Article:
Controlling a 5V relay module with an ESP32

Hi,

I have a small circuit which turns a 220VAC 85W pump on/off using a 5VDC relay module and Arduino. I decided to replace the Arduino with an ESP32 to get wifi capabilities but didn't realised that the ESP32 didn't support 5V!

After some research, the opinion was mixed - some say that a 5V relay won't work with the 3.3V from the ESP32 and you need a logic level shifter to up the voltage, and some tutorials directly connects the relay module to a GPIO pin on the ESP32 (and it seems to work).

What I'm worried about is that these tutorials don't consider the long term damage that connecting a 5V relay to a 3.3V ESP32 would have on the board.

Am I wrong to think so? What would be the simplest way for me to operate a 5VDC relay module with an ESP32?

Constraints:

Should not be a problem.

The relay board needs 5V power supply to actuate the relay coils, so make sure your 5V supply to the esp has enough current for the 4 relays also. Depending on the operation of your circuit, you may know that, for example, only 2 relays will ever be active at the same time, so the current requirement will be lower.

But the logic signal to actuate the coils does not need to be 5V. The relay modules contain an opto-isolator, so they are actuated by a small current rather than voltage. That current lights the IR LED inside the opto-isolator. The esp digital output pins should be able to source, or more likely, sink enough current to light those LEDs.

These relays are compatible with 3V3 logic of ESP32.
Relay is triggered by GND signal from GPIO that will connect at relay COM with NO pin. Otherwise when you put 3V3 to GPIO, it will connect COM with NC pin. Also you need to connect 5V from VIN of ESP32 to relay board for powering it.

1 Like

So if I understand this right, I should:

  • Supply 5V (with enough current) to the esp via USB
  • Connect the relay as usual through GPIO and Ground pin
  • Supply the relay module with 5V (through the Vin pin or externally?)

If the 5V I supply to thee relay comes from Vin pin, can the ground of the relay be connected to a ground pin on the esp or does it have to be external?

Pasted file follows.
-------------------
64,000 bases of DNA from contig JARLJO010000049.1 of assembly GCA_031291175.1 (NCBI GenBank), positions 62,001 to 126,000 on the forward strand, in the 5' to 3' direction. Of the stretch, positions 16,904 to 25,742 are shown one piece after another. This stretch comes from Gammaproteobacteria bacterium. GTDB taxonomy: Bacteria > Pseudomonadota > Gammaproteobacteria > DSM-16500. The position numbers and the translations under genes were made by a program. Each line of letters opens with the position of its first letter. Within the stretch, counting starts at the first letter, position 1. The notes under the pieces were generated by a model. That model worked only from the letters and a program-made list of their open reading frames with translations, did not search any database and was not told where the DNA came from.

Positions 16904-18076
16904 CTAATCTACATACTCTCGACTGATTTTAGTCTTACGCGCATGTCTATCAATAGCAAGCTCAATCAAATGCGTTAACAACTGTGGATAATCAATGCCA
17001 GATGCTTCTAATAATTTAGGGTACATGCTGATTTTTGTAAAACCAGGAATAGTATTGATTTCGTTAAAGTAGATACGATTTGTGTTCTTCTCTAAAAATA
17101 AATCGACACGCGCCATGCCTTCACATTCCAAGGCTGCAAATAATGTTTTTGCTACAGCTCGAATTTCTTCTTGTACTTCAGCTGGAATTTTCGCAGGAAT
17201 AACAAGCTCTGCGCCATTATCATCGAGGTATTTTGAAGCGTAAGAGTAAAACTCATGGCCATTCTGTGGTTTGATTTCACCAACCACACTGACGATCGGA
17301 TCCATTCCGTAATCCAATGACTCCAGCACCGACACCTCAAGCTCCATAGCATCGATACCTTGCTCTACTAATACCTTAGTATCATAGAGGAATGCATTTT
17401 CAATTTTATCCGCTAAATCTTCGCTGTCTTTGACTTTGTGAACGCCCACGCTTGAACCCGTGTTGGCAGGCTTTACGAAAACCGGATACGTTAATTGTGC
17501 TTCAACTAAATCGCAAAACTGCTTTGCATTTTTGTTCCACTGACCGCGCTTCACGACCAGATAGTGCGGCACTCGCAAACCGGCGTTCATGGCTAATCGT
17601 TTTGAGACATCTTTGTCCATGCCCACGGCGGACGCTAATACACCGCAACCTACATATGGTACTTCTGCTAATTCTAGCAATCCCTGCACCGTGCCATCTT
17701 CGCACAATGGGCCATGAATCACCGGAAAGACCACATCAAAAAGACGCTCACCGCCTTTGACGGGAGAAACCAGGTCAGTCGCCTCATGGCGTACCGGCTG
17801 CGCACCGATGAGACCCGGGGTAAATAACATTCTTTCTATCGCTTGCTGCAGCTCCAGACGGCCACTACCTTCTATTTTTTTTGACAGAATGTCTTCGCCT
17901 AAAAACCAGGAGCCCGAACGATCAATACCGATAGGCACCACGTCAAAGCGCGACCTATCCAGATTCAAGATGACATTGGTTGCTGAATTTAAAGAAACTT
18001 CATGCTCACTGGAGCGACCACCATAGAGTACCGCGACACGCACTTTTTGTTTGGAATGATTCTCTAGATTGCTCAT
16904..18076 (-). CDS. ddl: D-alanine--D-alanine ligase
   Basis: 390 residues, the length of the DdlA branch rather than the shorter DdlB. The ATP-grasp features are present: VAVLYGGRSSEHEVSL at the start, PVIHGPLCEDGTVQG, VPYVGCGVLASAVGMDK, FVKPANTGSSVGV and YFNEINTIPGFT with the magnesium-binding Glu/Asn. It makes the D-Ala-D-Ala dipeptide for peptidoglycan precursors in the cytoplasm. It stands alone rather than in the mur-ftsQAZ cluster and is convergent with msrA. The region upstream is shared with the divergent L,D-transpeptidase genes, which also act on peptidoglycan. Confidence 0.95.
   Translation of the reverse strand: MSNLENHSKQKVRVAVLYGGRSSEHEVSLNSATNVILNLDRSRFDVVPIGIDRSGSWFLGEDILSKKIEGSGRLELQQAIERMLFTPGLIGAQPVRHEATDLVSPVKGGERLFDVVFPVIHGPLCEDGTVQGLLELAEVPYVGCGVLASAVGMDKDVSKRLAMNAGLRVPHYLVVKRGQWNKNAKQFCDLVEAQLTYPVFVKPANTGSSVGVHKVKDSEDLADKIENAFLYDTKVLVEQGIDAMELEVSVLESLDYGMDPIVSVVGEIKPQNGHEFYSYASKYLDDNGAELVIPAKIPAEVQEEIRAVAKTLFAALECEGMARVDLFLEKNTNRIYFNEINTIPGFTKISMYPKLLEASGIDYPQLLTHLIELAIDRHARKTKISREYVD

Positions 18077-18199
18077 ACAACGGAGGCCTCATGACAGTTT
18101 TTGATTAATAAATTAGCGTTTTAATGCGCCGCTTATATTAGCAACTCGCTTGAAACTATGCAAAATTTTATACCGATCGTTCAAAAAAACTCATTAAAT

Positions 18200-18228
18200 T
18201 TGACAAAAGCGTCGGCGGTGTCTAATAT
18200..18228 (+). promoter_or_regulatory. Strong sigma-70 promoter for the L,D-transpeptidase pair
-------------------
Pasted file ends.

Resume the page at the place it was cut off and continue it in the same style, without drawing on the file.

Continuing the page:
When powering through usb, it's best to avoid drawing more than 500mA, even if the PSU is rated higher. Other components and pbc tracks on the esp board may not be designed for more than 500mA, because that's the maximum that a usb 2.0 PC/laptop port provides.

So if powering through usb, you need to know how much current your relays could draw, plus the esp itself and any other components, and make sure that won't exceed 500mA. It would be wise to keep that current below 80% of that 500mA for safety.

If it could exceed 500mA, then it would be safer to use an external 5V PSU that does have plenty of current for everything. Connect that PSU to the Vin pin on the esp to power it, and to the relay board to power that also.

1 Like

OK, here is the circuit for each relay on the board.:

To control it with 3.3 V logic, you connect "VCC" to your 5 V supply - not 3.3 V. "IN0" to "IN3" go to the I/O pins and you write them LOW when you want to actuate the relay.

Power for the relays is supplied by a separate paired connection of "JC-VCC" and "GND" directly back to your 5 V supply. Four relays require a total of 360 mA from your supply.

If I understand this right:

  • I connect 5V external PSU to the esp via the Vin pin
  • From the Vin pin, branch off to VCC on the relay
  • IN0-3 goes to any GPIO pin on the esp.
  • And finally, connect JC-VCC and GND of the relay directly to the PSU

My apologies for the constant use of bullet points, I like lists :grin:

Hi,

List are good as it allows questions to be specifically made and answered.

  • I connect 5V external PSU to the esp via the Vin pin
    Yes.
  • From the Vin pin, branch off to VCC on the relay
    Yes.
  • IN0-3 goes to any GPIO pin on the esp.
    Yes. If the relay module will work with 3V3, try it, you won't damage anything.
  • And finally, connect JC-VCC and GND of the relay directly to the PSU
    Yes.

Tom... :smiley: :+1: :coffee: :australia:

does it absolutely have to me clicking power sucking mechanical relays? SSRs, which use MOSFETS rather than mechanical switches, work over a broad range of voltages; 3-32 volts

1 Like

The requirement was:

1 Like